30 May 2015 | BrianDanaCamp
Good cast, adequate fight scenes, muddled plot in below-average kung fu movie
The title on the VHS video box when I bought this was DRAGON FIST. The on-screen title on the film itself is SHAOLIN HEROES. Neither title has anything to do with the film, at least as far as I can tell from the English dubbing, although it's conceivable that two or more of the heroes in the film had actually trained at Shaolin once upon a time or that one of them is actually skilled at Dragon Fist, although it's never mentioned among the many styles that are called forth. The plot description on the video box is even more confusing than what's actually in the film so I wouldn't look for help there. I never quite understood what was going on as I watched it and it only became gradually clear who the heroes were and what their relationship was. If I had to sum it up I would say that it's about different factions trying to gain possession of the celebrated "Light Sword," whose properties are never exactly enumerated so we never quite find out why everyone wants it, nor do we get to easily find out from the action since there are so many fake Light Swords in circulation. There's also a plot about Mongolian agents infiltrating the Ming court to secretly pave the way for a Mongolian takeover of China although we hear about this more than we actually see it.
The hero, played by Wang Kuan Hsiung, is the son of a noble who's been accused of the murder of another noble and is thus a pariah within the larger clan structure. Wang then tries to find out who really murdered the noble. In his travels, he meets a waiter at a roadside restaurant-inn who wants to be his kung fu student. The waiter is clearly a girl although I'm not sure she isn't supposed to be masquerading as a boy. She is played by Doris Chen (Lung Chung Erh), a mainstay of these films and, as expected, there's a lot more to her character than meets the eye. There's also a transvestite assassin who is voiced in the English dub by an actress as though the dubbing director didn't realize the character was actually a man. Another mysterious woman, referred to only as "Mistress," travels the country following the path of Wang, and may or may not be Wang's enemy. Chung Hwa (sometimes spelled as Tsung Hua) plays another member of Wang's clan, but is the son of the murdered noble and holds it against Wang.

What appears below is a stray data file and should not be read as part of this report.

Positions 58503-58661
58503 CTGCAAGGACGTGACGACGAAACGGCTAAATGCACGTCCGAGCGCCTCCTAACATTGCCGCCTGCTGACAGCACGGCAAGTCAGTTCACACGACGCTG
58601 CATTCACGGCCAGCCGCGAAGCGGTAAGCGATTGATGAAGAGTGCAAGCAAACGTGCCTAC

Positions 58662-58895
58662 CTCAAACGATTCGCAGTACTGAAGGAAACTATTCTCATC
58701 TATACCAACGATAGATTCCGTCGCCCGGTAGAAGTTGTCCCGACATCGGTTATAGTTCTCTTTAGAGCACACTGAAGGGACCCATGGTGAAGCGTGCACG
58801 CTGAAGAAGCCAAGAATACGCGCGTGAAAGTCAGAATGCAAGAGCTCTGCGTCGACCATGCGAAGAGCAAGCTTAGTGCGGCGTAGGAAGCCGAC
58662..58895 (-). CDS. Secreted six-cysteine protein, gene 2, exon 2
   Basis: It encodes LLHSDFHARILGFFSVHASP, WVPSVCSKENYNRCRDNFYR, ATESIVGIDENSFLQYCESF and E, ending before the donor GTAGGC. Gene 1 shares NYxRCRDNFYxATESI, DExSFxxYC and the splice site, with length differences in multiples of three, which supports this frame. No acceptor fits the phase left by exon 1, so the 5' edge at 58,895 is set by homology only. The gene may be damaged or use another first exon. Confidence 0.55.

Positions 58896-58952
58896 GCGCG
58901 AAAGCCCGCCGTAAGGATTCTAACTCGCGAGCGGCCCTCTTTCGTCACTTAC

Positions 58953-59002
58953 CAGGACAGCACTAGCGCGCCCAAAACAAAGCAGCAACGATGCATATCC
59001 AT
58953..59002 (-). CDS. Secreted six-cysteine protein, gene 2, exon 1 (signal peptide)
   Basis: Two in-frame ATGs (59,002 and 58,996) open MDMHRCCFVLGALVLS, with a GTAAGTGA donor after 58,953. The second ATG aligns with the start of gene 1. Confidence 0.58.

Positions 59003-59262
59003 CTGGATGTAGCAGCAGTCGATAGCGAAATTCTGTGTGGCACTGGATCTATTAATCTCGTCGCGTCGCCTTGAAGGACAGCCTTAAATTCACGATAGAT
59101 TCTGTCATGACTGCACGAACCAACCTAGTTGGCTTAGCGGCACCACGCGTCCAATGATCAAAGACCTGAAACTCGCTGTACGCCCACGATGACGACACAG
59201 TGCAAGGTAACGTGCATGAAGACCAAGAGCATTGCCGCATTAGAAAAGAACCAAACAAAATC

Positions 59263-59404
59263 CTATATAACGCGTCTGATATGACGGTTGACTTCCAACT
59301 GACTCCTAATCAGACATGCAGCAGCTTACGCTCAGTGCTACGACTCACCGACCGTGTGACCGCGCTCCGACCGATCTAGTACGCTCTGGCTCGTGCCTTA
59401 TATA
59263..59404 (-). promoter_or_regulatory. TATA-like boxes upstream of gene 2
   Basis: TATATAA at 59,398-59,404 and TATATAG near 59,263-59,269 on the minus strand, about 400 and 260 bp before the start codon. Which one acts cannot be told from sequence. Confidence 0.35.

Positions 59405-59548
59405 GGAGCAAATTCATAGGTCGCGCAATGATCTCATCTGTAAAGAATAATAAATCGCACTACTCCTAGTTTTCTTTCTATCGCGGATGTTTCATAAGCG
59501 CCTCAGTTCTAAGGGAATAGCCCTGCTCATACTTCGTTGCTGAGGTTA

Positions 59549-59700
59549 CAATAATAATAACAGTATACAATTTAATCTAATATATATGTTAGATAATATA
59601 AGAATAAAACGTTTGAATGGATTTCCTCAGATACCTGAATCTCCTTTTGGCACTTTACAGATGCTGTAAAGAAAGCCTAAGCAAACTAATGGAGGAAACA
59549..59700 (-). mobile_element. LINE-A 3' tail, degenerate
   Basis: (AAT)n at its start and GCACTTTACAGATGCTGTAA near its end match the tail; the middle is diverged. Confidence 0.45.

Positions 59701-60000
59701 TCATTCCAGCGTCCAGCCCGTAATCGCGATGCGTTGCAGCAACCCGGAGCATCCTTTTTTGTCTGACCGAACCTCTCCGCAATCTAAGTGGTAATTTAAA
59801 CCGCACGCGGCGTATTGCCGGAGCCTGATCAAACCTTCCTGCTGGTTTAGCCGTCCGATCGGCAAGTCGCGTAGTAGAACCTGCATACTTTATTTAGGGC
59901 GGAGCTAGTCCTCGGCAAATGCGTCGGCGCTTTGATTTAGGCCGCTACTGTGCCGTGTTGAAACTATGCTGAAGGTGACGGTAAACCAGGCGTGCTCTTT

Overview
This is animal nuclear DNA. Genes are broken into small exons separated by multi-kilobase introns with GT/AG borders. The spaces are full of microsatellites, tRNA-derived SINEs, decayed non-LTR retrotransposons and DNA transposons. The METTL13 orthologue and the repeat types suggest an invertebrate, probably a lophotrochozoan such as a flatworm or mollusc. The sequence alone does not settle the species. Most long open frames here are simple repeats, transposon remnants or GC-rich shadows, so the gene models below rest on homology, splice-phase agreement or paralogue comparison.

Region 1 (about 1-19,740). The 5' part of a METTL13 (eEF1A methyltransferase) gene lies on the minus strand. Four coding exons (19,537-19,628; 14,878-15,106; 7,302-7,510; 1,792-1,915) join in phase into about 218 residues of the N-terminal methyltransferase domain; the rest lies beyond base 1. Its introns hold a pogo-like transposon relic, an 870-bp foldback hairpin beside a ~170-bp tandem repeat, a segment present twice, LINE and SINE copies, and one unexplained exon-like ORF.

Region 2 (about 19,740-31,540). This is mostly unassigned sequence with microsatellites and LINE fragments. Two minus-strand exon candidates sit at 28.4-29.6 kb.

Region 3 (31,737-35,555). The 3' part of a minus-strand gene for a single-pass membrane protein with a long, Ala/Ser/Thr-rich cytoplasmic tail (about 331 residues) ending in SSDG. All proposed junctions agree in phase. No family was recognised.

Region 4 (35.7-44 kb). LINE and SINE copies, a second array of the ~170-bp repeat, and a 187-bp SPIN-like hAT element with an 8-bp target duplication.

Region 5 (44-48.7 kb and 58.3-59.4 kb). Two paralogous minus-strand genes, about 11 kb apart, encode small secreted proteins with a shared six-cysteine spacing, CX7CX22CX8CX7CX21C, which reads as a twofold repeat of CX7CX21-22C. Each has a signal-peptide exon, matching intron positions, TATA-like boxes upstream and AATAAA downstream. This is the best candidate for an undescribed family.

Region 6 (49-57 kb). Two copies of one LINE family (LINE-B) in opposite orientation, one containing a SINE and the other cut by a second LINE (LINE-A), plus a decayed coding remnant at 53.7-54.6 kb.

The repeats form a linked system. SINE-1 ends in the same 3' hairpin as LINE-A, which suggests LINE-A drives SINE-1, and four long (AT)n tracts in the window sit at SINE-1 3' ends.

It all culminates in a big tournament staged on a platform situated in the middle of a lake to determine which clan gets possession of the Light Sword. Snake Fist and Drunken Master are among the combatants. One memorable bout has Golden Chicken (who uses—you guessed it—Chicken Style) defeating Tiger Claw and then taking on "Sick Doctor," who seems to examine his opponents as he's fighting them. The action then shifts to a forest road where a battle royale between the various protagonists and antagonists is staged to settle things once and for all.
The fights are fun to watch and come at a regular pace. Although Wang Kuan Hsiung (LADY CONSTABLES and GREEN JADE STATUETTE) was never the most rigorous of fighting stars, he does at least have a solid star presence and consistently commands our attention. Doris Chen is always an engaging performer and a welcome addition to any kung fu cast, although the streaks of dirt on her face during her stint as a waiter were quite distracting and made me wonder why the innkeeper/restaurant manager didn't make her wash her face. She has one major fight scene. Chung Hwa had been a leading man at Shaw Bros. in the first half of the 1970s (THE SWORDMATES, THE BASTARD) before turning up in numerous minor kung fu films made in Taiwan in the late 1970s to early '80s. Regular kung fu villain Lee Keung plays one of the opponents and spices up the action when he's on-screen. As far as I can determine, the director, Yang Ching-Chen, made only 12 films total in his career. I've only seen one other film of his, TWO GREAT CAVALIERS, which starred John Liu and Angela Mao, and I'd need to see it again to refresh my memory of it.